MUCH OF THE FOCUS on public transportation in Massachusetts during COVID has been on service cuts at the MBTA, but the Regional Transit Authorities serving the state’s Gateway Cities and surrounding communities have also been struggling with declines in ridership since the start of the pandemic. A new poll (topline, crosstabs) highlights the challenges facing these RTAs in rebounding from the pandemic — but also suggests support for some pro-transit policies that could help entice riders back.

The MassINC Polling Group surveyed 1,262 residents of Massachusetts’ Gateway Cities between October 17 and December 22, 2020. Surveys were conducted in English and Spanish, online and via live landline and cellphone interviews. The survey was conducted with the MassINC Gateway Cities Innovation Institute and the Institute for Transportation and Development Policy and sponsored by The Barr Foundation.

Most Gateway Cities residents were not transit riders even before the pandemic. About half (52 percent) report driving or riding in a car daily before COVID, a figure that dropped only slightly to 45 percent during the pandemic. Fewer than 10 percent reported riding any transit mode that often before COVID. That largely tracks with other surveys and commuting data, which show that the state’s transit usage is concentrated in Boston and the MBTA service area. Several of the Gateway Cities surveyed are within the MBTA bus network, although most are not.

Those Gateway Cities residents who are riding transit with any frequency during the pandemic tend to be younger, more diverse, with lower levels of income and education. They are less likely to be employed, and more likely to be part time if they are working, and less likely to own a car. For many of these riders, transit may be their only option for getting where they need to go.

Overall, the Gateway City residents who are riding transit to any degree during COVID are doing so with some trepidation. A majority of them are either not very (30 percent) or not at all comfortable (29 percent) using transit. They also report risky situations on transit, most commonly other riders not wearing masks (44 percent) and vehicles too crowded to allow for safe social distancing (40 percent). Majorities of the most frequent riders (54 percent) report seeing these two situations, but they seem to have adapted to them, reporting higher levels of comfort riding than those who rode less often. 

It’s clear from these and several other several findings in the survey that COVID has been weighing heavily on would-be transit riders as well. Among those who said they would prefer to be riding any transit mode more than they are now, 61 percent cited their fear of getting COVID-19 as an obstacle to doing so. COVID is also the top barrier (58 percent) to increased use of ride-hailing apps like Uber and Lyft, another shared mode. Among all respondents 72 percent think that driving is safer than public transit, suggesting residents are thinking more about the pandemic than car accidents. This basic dynamic has shown up in all of our transportation polling since the beginning of the pandemic, with residents describing less group mode use and more individual travel.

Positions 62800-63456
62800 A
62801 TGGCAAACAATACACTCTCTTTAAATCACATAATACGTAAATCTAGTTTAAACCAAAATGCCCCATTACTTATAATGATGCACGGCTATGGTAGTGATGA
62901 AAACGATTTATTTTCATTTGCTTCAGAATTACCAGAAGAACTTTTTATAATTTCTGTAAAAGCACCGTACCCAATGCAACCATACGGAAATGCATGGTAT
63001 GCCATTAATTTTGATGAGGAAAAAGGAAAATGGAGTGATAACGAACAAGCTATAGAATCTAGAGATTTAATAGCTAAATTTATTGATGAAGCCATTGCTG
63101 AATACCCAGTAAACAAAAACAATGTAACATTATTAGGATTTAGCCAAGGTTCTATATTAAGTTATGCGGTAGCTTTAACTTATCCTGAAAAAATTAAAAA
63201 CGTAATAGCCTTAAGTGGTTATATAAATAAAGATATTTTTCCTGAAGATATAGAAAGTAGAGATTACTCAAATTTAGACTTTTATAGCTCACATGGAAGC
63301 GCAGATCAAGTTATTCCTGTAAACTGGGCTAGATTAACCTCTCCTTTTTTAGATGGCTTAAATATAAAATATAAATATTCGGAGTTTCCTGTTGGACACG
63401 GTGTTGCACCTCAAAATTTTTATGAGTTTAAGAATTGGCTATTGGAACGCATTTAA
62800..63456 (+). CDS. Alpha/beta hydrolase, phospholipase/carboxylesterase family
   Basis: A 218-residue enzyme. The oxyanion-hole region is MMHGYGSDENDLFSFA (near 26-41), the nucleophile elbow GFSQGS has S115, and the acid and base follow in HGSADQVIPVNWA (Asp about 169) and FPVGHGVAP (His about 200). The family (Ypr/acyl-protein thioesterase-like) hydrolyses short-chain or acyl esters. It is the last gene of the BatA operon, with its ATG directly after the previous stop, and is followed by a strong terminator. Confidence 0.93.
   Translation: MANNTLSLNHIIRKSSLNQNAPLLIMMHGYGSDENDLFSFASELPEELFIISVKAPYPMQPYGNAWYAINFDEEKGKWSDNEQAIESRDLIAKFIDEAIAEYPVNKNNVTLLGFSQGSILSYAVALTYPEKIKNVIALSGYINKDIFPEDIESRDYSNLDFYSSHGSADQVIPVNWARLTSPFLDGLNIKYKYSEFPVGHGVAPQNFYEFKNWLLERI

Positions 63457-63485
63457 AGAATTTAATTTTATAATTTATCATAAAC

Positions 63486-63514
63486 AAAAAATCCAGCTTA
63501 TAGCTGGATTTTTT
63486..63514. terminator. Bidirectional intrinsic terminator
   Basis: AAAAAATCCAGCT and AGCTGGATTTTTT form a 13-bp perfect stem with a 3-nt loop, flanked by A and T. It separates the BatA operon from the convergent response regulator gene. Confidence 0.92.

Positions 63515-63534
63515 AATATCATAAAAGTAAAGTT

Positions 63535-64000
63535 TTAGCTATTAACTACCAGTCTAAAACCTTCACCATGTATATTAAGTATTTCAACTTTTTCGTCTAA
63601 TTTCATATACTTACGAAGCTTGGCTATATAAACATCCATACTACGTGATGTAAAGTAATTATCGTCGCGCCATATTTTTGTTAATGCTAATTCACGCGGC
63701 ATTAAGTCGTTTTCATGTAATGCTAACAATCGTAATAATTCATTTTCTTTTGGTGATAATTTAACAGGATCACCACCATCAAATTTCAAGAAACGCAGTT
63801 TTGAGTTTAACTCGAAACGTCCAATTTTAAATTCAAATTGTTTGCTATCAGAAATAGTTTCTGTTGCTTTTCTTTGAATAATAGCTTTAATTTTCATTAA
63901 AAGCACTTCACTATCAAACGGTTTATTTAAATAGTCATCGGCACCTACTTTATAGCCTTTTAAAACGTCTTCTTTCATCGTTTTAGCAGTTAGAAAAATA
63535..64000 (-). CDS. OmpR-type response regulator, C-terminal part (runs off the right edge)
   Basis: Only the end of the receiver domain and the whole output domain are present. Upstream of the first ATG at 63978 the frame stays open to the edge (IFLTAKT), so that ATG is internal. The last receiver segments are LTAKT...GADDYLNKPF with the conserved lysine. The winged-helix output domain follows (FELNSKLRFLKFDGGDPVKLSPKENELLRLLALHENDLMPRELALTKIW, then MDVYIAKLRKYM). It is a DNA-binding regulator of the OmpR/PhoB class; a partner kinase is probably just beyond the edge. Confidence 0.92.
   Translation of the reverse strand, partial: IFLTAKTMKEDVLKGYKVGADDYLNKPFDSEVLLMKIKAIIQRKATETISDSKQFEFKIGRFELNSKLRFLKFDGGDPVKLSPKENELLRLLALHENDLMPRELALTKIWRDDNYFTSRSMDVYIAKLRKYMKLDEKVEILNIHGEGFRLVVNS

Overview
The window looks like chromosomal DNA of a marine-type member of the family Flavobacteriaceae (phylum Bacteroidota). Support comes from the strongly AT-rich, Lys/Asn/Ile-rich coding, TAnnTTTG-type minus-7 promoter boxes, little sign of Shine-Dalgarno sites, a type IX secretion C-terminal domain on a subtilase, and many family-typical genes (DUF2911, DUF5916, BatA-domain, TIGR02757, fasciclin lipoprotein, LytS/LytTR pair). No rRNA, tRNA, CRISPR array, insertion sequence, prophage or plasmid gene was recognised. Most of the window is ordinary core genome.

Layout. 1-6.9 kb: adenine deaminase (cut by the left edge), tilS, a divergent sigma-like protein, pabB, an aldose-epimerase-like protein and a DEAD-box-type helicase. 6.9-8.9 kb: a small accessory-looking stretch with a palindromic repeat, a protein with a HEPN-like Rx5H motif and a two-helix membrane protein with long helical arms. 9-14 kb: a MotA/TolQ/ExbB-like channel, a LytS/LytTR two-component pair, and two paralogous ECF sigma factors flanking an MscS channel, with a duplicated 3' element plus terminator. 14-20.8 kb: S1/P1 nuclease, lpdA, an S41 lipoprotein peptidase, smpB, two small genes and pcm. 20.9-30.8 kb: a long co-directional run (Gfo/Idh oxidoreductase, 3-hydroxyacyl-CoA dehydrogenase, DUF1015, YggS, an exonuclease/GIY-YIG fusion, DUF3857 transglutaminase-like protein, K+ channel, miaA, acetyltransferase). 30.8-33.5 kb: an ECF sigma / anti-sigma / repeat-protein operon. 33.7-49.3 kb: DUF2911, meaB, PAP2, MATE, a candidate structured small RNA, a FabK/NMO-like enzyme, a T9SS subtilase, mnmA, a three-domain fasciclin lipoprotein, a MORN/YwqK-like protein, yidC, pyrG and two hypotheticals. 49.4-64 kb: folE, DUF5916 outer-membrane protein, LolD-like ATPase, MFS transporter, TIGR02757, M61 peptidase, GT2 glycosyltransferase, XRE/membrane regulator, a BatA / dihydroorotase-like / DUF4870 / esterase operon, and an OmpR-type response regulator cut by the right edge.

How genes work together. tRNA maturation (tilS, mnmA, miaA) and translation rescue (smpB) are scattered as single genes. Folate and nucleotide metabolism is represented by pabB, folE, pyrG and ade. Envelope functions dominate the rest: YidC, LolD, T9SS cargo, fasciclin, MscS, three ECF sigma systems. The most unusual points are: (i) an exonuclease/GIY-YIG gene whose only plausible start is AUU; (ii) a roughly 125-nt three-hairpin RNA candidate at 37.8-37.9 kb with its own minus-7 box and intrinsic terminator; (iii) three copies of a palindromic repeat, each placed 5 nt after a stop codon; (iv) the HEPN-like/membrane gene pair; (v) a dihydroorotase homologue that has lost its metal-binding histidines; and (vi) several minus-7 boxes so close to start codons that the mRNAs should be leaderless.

Majorities also think that driving costs less than transit, is more reliable and convenient, and that it better “gets me where I need to go on time.” Transit was seen as “better for the environment,” but only barely (42 percent to 36 percent), despite mountains of evidence of large differences in impact. Driving is seen as superior on all but two of these (cost and environment) even by frequent transit riders and those without access to cars. 

Gateway residents may not be eager to get on transit themselves, but they’re supportive of pro-transit policies. Over 80 percent support giving lower-income residents a discount on public transportation fares and passes, while a smaller majority (58 percent) support making public transit free for all riders. The former policy was among the policy items vetoed from the transportation bond bill by Gov. Baker last week, while the latter has been proposed for the MBTA by Boston City Councilor (and mayoral candidate) Michelle Wu. (An MPG statewide voter poll released last week found 58 percent support for making public buses free to all riders, and 50 percent support for making all public transit free.)

Residents also support various elements of “bus rapid transit,” or BRT, which would remake bus service to more resemble what riders experience on a subway or light rail like the T’s Green Line. Even though residents were largely unfamiliar with BRT, majorities were in favor of seeing each of the features of a BRT system implemented on the busiest routes in their local bus systems. 

Most popular was building enclosed bus stops level with the doors on buses, a fairly infrastructure-intensive project. But nearly as popular were policy changes like running buses more frequently, having riders pay before boarding, and changing routes to allow for more direct service with fewer transfers. Just below those four was perhaps the most crucial element of BRT: giving buses their own dedicated lanes apart from other traffic. 

Given residents’ concerns about COVID, it’s likely that rolling out a vaccine will make a bigger difference to bus ridership than implementing any of these features. But the support for these policies, even among drivers who would have to share the streets with these enhanced bus routes, suggests that Gateway Cities residents understand and value transit, even if they are not planning to use it themselves.

 Richard Parr is research director at the MassINC Polling Group.